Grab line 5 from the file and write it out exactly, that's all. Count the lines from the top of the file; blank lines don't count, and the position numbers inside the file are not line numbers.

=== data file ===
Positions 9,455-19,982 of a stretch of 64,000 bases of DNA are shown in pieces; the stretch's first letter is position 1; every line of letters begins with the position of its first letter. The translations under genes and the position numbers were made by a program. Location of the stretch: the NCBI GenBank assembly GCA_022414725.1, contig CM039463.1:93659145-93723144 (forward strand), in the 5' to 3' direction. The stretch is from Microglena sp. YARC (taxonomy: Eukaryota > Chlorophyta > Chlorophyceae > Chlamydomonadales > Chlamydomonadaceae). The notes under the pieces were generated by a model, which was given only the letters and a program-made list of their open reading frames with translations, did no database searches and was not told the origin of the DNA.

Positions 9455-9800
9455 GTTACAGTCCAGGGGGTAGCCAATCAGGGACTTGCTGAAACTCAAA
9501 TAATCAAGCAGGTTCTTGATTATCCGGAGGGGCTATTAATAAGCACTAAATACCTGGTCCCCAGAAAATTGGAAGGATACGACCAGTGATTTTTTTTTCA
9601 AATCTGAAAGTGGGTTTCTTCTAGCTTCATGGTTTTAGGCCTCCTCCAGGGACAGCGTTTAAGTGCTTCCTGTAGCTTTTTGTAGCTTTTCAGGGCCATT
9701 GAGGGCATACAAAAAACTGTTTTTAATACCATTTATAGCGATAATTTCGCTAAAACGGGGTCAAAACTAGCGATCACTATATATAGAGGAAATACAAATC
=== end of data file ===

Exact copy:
9601 AATCTGAAAGTGGGTTTCTTCTAGCTTCATGGTTTTAGGCCTCCTCCAGGGACAGCGTTTAAGTGCTTCCTGTAGCTTTTTGTAGCTTTTCAGGGCCATT